Max Planck Institute for Demographic Research

Max Planck Institute for Demographic Research

With life expectancy increasing even as birth rates decline, the social and political consequences that demographic change entails are just some of the many issues addressed by scientists at the Max Planck Institute for Demographic Research in Rostock. Further projects are dedicated to the genetic, medical and biological aspects of ageing, and to the transformation of the human lifecycle. Still other work deals with the stability of family patterns in Europe over the centuries, the correlation between politics and demographic change, and the issue of how institutional, political and economic changes in Europe have affected the population.


Konrad-Zuse-Straße 1
18057 Rostock
Phone: +49 381 2081-0
Fax: +49 381 2081-202

PhD opportunities

This institute has no International Max Planck Research School (IMPRS).

There is always the possibility to do a PhD. Please contact the directors or research group leaders at the Institute.

Department Population Health, Fertility and Well-Being more
Department Survival and Longevity, Evolutionary Biodemography more
Mortality already improved in the GDR
German reunification was not the only factor responsible for the rapid increase in life expectancy in East Germany. more
Later-borns choose less prestigious programmes at university
First-borns are more likely to study more prestigious subjects at university such as medicine and engineering and can thus expect greater earnings than later-borns, who turn to arts, journalism and teaching. more
A healthy lifestyle increases life expectancy by up to seven years
Maintaining a normal weight, not smoking, and drinking alcohol at moderatel levels add healthy years to life more
Women in East Germany will be more likely to die from smoking than those in West Germany
Max Planck researcher criticizes insufficient anti-smoking policies more
No spoilers! Most people don’t want to know their future
Learning what the future holds, good or bad, not appealing to most, study says more
The great unknown: risk-taking behaviour in adolescents
Teenagers are driven to seek new experiences more
Less children per man than per woman
Birthrates for men in Germany made available for the first time. more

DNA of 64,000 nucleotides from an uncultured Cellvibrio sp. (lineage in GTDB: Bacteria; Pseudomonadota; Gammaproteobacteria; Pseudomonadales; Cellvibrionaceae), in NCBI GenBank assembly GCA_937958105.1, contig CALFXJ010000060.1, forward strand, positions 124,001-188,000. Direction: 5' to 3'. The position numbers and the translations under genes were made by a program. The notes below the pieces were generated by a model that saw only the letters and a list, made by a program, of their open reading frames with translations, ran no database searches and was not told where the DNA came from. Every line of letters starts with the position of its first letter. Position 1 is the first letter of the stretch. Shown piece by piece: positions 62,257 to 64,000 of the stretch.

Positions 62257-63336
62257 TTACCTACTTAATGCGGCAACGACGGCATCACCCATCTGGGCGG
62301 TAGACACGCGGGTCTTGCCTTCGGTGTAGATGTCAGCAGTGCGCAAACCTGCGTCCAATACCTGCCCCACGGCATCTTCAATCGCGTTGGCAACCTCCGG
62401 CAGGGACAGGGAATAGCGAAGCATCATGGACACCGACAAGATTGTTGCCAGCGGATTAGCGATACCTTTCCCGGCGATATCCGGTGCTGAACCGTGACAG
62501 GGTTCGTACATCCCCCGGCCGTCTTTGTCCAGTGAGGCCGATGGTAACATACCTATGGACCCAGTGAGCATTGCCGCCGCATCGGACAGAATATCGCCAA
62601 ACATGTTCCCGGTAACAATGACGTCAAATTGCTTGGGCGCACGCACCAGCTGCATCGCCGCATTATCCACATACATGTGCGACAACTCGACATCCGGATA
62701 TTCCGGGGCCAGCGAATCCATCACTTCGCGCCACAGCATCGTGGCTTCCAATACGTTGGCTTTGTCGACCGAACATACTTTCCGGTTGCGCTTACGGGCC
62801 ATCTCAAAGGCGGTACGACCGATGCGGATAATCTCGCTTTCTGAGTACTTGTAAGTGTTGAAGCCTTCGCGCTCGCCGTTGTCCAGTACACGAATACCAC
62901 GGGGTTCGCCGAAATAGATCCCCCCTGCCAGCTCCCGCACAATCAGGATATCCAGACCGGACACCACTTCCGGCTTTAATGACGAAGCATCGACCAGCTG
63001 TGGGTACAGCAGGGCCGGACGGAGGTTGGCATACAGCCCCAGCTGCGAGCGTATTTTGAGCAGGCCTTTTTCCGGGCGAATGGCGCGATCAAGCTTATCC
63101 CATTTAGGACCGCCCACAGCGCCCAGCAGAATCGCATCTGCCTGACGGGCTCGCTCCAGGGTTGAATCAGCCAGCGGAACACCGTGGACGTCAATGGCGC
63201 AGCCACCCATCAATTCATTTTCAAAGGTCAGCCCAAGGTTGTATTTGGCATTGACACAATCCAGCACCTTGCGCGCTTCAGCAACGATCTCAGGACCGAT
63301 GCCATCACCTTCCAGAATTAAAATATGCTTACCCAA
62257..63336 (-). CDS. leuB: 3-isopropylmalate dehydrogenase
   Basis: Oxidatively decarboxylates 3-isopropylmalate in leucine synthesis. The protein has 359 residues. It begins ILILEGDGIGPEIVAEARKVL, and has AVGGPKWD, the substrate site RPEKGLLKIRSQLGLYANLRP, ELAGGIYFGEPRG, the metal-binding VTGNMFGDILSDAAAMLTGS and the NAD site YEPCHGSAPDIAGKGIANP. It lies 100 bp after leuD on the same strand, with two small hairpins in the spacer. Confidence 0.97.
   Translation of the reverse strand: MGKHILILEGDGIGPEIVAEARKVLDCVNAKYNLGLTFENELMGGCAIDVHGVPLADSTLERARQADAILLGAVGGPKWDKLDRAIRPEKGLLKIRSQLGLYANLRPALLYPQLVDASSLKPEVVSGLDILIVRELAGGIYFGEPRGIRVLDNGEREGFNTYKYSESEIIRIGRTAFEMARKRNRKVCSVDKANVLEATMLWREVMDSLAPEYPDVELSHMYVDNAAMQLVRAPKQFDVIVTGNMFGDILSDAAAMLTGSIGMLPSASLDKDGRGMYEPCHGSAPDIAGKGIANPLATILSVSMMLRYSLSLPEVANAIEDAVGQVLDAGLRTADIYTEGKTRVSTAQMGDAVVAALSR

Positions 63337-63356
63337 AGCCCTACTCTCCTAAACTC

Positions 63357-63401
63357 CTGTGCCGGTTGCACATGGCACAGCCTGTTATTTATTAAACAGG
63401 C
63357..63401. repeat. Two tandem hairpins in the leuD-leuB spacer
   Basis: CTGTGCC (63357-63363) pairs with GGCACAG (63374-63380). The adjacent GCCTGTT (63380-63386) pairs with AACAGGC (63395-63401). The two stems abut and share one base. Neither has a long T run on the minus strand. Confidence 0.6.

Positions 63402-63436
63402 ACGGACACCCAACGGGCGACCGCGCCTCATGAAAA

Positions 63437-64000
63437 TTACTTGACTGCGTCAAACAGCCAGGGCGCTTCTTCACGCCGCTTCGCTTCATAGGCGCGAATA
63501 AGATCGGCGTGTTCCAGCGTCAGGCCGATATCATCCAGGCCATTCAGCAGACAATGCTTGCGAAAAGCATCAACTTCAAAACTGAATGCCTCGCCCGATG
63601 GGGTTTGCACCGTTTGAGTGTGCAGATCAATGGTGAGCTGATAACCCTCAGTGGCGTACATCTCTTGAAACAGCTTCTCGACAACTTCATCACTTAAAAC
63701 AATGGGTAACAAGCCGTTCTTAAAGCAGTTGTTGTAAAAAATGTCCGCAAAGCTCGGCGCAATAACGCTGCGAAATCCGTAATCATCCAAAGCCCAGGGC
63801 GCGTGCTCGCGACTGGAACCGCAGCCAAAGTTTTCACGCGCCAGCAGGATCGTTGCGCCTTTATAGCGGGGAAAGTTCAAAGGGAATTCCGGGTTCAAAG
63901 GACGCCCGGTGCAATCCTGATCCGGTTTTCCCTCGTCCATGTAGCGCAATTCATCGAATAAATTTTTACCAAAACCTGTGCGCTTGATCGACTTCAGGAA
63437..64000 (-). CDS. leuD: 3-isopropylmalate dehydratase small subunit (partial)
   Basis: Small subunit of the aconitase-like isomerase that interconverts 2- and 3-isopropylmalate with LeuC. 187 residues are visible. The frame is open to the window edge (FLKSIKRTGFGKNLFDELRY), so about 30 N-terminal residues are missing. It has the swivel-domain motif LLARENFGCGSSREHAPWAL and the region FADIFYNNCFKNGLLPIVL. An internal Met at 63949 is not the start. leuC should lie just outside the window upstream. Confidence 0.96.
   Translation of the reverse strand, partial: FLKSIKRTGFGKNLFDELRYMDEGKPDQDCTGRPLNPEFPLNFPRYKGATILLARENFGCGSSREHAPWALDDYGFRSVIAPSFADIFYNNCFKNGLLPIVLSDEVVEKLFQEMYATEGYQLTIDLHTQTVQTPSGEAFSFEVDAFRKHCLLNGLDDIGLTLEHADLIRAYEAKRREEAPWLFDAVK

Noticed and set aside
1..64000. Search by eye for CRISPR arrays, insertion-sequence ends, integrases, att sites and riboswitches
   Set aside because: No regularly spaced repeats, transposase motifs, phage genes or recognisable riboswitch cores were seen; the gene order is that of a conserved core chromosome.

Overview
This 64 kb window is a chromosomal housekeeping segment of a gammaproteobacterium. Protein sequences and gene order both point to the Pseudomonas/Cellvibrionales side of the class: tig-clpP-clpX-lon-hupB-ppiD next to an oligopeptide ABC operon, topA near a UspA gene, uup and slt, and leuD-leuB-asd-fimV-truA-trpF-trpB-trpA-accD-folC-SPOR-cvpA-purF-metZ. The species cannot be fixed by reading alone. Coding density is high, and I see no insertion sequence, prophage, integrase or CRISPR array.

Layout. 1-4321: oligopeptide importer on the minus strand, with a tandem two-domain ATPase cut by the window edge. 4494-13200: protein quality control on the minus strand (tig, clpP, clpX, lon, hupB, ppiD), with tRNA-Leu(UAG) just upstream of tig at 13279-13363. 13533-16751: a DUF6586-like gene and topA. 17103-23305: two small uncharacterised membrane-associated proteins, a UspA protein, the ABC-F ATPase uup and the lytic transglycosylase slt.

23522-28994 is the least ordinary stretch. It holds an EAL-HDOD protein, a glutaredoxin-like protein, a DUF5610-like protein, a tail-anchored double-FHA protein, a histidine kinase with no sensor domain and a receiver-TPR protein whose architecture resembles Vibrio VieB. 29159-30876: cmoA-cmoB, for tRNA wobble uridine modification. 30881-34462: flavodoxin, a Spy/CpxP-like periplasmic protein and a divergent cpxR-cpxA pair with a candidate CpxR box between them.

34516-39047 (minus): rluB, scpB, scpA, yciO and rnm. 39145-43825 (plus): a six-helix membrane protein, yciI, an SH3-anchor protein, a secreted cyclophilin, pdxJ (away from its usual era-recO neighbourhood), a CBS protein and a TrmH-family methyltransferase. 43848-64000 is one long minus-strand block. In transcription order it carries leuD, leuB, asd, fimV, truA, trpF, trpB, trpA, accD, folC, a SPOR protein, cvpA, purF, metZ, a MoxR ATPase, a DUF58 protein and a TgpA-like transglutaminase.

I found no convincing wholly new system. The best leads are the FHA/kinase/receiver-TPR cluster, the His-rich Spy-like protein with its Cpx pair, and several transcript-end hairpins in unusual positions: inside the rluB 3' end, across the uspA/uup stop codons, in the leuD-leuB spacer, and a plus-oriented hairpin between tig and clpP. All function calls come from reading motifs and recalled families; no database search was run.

Individual lifespans are becoming more similar
Scientists discover a novel regularity for vastly different human societies and epochs more
Life expectancy: trends among the highly educated show the way
Higher education levels can reduce mortality especially in older people more
Out of Britain
UK votes to leave EU after dramatic night divides nation. What demographers have to say about Brexit and why migration research is top of the European agenda more
“We don’t know nearly enough about migration”
Leading researchers in the field of migration call for better data on migration flows for research and policy-making

Families unmarried

Families unmarried

April 21, 2016
Unmarried births are becoming the norm in Western Europe, but their share is falling in Eastern Europe. more
Children of older mothers do better
The benefits associated with being born in a later year outweigh the biological risks associated with being born to an older mother. more
Is there a guide to long life?
Life expectancy disparities between population groups have been increasing more
Culture during childhood shapes family planning
Women born in Turkey become mothers earlier and more often after migrating to Germany than women born in Germany to Turkish parents more
It’s easy to overlook the marginalized. Social exclusion can have very different causes and consequences – also in the context of migration. Six Max Planck Institutes have now joined forces for a cross-institute project focusing on the topic. The project examines, among other things, the question of why immigrants often lose their good health. It explores what prompts Somalis to move from Europe to Kenya, and what consequences the deal between the EU and Turkey might have for the rights of asylum seekers in Greece. Their common aim is to uncover exclusion and develop fair rules to regulate migration.